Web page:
Step back in time to the Dutch Golden Age in historic Haarlem, only 15 minutes by train from Amsterdam. The capital of the province of North Holland, the city is located on the river Spaarne, giving it its nickname 'Spaarnestad' (Spaarne city).
Haarlem has a rich history, dating back 1245. Located on a thin strip of land just above sea level, in the run-up to the Dutch Golden Age it was an extremely wealthy city. This was partly due to the toll payment that was collected from ships and travellers moving through the city along the busy route that connected the Dutch cities of Leiden and Alkmaar. As the shipping trade waned, Amsterdam became the dominant North Holland city during the Golden Age.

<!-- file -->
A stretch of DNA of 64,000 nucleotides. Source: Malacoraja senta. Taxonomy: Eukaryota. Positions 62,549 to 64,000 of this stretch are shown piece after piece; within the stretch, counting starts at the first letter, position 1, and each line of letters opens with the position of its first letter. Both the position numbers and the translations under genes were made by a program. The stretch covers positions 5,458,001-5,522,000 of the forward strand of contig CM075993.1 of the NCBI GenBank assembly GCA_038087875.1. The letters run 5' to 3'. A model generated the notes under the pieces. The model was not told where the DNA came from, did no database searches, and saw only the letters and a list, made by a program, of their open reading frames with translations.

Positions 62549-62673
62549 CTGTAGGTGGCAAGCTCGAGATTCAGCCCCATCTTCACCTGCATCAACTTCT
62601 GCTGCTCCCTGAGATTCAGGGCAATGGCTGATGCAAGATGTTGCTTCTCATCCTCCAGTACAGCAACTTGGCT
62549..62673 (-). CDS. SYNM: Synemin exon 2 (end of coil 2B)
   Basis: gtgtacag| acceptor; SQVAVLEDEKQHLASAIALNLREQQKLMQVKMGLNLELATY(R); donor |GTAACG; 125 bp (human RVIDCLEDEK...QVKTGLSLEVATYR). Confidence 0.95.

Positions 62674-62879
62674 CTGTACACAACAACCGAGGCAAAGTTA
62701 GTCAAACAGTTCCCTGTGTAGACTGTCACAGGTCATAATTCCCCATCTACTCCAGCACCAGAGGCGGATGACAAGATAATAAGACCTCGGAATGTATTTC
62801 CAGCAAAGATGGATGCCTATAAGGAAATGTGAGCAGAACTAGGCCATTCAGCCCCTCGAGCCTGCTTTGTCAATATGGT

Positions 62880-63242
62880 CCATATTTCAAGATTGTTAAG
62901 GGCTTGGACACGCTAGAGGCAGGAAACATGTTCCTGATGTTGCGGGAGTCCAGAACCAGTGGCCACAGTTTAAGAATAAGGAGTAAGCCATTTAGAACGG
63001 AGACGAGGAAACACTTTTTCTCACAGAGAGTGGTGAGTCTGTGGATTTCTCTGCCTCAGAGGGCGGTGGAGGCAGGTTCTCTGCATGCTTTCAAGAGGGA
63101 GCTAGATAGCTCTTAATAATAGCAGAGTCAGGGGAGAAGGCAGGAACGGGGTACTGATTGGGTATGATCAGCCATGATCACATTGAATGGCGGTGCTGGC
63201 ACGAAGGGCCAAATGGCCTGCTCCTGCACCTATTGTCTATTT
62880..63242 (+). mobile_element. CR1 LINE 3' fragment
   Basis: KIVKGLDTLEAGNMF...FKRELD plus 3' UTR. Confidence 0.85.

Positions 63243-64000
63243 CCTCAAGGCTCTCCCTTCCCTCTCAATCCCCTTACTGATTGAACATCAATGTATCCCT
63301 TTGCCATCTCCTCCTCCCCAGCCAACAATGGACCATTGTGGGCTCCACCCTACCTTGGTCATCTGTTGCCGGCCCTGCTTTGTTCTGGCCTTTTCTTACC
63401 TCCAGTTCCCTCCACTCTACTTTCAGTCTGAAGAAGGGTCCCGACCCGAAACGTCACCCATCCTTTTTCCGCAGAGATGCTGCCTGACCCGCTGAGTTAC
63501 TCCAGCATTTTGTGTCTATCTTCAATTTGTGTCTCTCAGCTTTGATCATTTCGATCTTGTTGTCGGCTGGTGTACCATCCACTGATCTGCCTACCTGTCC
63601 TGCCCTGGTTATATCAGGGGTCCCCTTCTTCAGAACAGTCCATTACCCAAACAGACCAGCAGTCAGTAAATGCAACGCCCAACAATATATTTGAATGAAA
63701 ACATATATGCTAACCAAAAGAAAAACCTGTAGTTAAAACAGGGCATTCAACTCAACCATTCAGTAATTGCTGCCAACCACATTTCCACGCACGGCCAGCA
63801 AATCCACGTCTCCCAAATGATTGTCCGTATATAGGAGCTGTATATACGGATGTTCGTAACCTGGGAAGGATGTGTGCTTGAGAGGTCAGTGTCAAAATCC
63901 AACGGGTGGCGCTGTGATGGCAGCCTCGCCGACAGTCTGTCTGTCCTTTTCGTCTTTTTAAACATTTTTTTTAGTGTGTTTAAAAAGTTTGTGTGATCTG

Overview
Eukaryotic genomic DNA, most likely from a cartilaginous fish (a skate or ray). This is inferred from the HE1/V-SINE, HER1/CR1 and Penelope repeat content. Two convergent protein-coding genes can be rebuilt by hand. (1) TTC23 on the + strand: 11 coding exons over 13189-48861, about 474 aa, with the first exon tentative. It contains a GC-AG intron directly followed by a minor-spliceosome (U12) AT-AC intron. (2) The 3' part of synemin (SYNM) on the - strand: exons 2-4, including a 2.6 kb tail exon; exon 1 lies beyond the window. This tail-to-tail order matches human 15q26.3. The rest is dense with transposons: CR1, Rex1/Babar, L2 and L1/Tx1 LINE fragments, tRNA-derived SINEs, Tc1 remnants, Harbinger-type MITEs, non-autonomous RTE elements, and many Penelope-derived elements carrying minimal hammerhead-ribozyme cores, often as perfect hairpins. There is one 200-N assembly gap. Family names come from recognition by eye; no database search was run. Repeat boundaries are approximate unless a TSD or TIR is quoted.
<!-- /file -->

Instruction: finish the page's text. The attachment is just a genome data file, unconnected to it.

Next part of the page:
Filled with historical monuments, Haarlem is home to some of the Netherlands' best museums, such as the Teylers Museum, Frans Hals Museum and Dolhuys Museum of the Mind. Churches and cathedrals are dotted across the city, and some of these have been been transformed into trendy hangouts and hidden gems, such as Jopenkerk, which is now a bustling brewery that serves up a range of brilliant beers. The oldest and most modern hofjes in the country are located Haarlem's city centre. The oldest remaining example of these little hidden courtyards is the Hofje van Bakenes, which was founded in 1395. And these hofjes aren't always so old: the Johan Enschedéhofje was opened in 2007.
In addition to all the history and culture on offer, one of the best things to do in Haarlem is to find a table and order something warm and inviting at one of its many quaint cafés and delicious lunch spots. With more than 200 restaurants and 90 bars (which is, per inhabitant, more than any other Dutch city), Haarlem is renowned for its gastronomy.